Lancaster native running against Bunning again

February 03, 2004|JIM LOGAN

Barry Metcalf is back for Round 2 against Jim Bunning. Five years after losing to Bunning in the Republican primary for U.S. Senate, the Lancaster native will try again in the May 18 primary.

Bunning is an ensconced incumbent who has the backing of the powerful GOP establishment; Metcalf, a former state senator, is out of office and living in Richmond. Why make another run?

"Persistence and determination are my secrets to my success," said Metcalf, 55, who manages property and does construction contracting.

He points out that he received 26 percent of the vote against Bunning in the 1998 primary, garnering 52,498 votes. What he doesn't mention is that his opponent got 151,930 votes, or 74 percent.

But Metcalf believes he has the issues on his side, and is quick to characterize Bunning as a rubber stamp for President Bush and the Republican leadership.


At the top of Metcalf's list of outrages is the high price of prescription drugs in the United States - especially compared with places like Canada and Europe. He points out that Bunning voted against a bill that would have legalized the importation of prescription drugs from Canada.

"I think Sen. Bunning is completely out of touch with what's going on," Metcalf said, noting that Bunning said the Canadian drugs "aren't safe," even though they are identical to those sold in this country.

"Two-thirds of our medical costs are for prescription drugs," he said. "The best way to control health care costs in this count is to address this problem. The elderly and people on fixed incomes literally can't afford it. They're making a choice between medical care and having food in the house."

Metcalf also takes exception to the Medicare bill Bunning backed that provides a limited prescription drug benefit to seniors. "That affects one group of people," he said. "What about what I would term the working poor ... with no benefits at all? How does that help? It doesn't do anything at all."

On other issues, Metcalf sticks with conservative themes. He supports President Bush and the war on terror. He is against abortion and believes in the public's right to bear arms. "The one issue criminals fear the most is an armed victim," he said.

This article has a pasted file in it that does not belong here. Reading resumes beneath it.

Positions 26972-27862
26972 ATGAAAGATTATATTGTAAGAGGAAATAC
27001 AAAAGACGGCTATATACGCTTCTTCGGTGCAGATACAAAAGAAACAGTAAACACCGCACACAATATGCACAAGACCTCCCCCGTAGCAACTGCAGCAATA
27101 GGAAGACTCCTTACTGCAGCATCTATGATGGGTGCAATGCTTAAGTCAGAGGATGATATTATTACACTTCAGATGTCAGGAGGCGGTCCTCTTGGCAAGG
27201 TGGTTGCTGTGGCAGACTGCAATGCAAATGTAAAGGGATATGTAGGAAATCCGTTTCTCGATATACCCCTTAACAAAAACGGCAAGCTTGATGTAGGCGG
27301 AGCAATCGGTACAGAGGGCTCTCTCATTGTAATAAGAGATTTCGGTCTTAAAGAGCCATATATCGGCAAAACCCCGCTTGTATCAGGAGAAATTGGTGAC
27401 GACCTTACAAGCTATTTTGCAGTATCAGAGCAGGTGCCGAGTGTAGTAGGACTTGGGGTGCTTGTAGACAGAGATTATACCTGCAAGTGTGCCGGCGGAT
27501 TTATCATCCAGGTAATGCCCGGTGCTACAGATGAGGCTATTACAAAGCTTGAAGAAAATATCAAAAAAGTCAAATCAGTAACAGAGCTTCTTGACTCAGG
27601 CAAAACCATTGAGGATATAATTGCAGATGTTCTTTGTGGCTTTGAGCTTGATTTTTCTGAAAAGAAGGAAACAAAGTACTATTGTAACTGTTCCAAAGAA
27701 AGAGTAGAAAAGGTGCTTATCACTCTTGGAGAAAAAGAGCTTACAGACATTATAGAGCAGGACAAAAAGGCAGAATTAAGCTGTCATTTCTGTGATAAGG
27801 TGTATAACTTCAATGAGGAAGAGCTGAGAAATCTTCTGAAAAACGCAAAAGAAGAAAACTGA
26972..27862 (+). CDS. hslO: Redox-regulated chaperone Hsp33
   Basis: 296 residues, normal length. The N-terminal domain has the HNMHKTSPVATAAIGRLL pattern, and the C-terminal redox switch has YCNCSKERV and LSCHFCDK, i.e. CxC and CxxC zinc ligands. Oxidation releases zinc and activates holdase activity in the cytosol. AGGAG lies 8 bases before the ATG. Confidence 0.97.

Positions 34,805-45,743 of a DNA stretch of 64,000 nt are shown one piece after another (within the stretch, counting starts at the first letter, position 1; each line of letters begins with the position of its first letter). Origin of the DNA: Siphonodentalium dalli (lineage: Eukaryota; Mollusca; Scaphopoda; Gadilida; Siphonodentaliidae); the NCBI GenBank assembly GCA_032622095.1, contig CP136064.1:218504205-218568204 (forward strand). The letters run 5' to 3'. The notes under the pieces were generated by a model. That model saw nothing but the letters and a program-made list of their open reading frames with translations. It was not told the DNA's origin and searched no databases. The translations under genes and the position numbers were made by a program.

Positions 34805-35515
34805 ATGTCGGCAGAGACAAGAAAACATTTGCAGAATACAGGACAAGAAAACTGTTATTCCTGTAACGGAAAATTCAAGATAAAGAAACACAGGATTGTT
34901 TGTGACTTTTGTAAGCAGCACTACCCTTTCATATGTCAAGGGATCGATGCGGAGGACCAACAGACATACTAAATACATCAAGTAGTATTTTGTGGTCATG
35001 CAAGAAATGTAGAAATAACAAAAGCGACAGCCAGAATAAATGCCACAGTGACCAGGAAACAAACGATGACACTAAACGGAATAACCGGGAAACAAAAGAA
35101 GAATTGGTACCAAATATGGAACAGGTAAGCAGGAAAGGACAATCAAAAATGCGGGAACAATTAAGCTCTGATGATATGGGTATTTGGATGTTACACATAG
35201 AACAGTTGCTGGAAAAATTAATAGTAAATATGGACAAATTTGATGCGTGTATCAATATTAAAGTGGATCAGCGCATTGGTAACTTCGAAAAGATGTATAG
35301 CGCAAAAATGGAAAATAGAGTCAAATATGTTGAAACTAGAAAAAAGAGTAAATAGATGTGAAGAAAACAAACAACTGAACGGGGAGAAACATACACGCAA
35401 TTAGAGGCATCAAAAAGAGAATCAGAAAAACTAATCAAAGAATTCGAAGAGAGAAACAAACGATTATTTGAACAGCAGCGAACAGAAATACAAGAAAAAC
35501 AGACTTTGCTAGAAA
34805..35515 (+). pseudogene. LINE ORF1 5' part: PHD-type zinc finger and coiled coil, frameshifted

As a 20-year veteran of the military who is major in the Kentucky National Guard, he says he will defend veterans programs. He opposes plans to close the Veterans Administration hospital on Leestown Road.

He also wants to prevent what he sees as society's drive to euthanize the elderly. He cites the efforts of the husband of a brain-damaged Florida woman to have her feeding tube removed, and calls it evidence of a "slippery slope" to euthanasia.

On the economy, Metcalf said he would seek to bring businesses to Kentucky by investing in infrastructure. With a strong labor force and the lowest electricity costs in the nation, he said, the state is attractive to industry. But businesses won't come unless there are good roads, water and sewer systems, he said.

He also would also promote "alternative agriculture" in the state. With tobacco farming depressed, he would encourage the commercial cultivation of kenaf, a fiber crop related to cotton and okra.

"We just can't continue to cut down 80-year-old trees to make paper," said Metcalf, who says he would not support commercial hemp farming. "You can get the same thing from kenaf."

Additionally, he would promote the use of genetically modified crops, saying they're the biological equivalents of cross-pollinated plants.

His agenda is ambitious, but is it enough to topple Bunning?

"You've got to get the word out," Metcalf replied.

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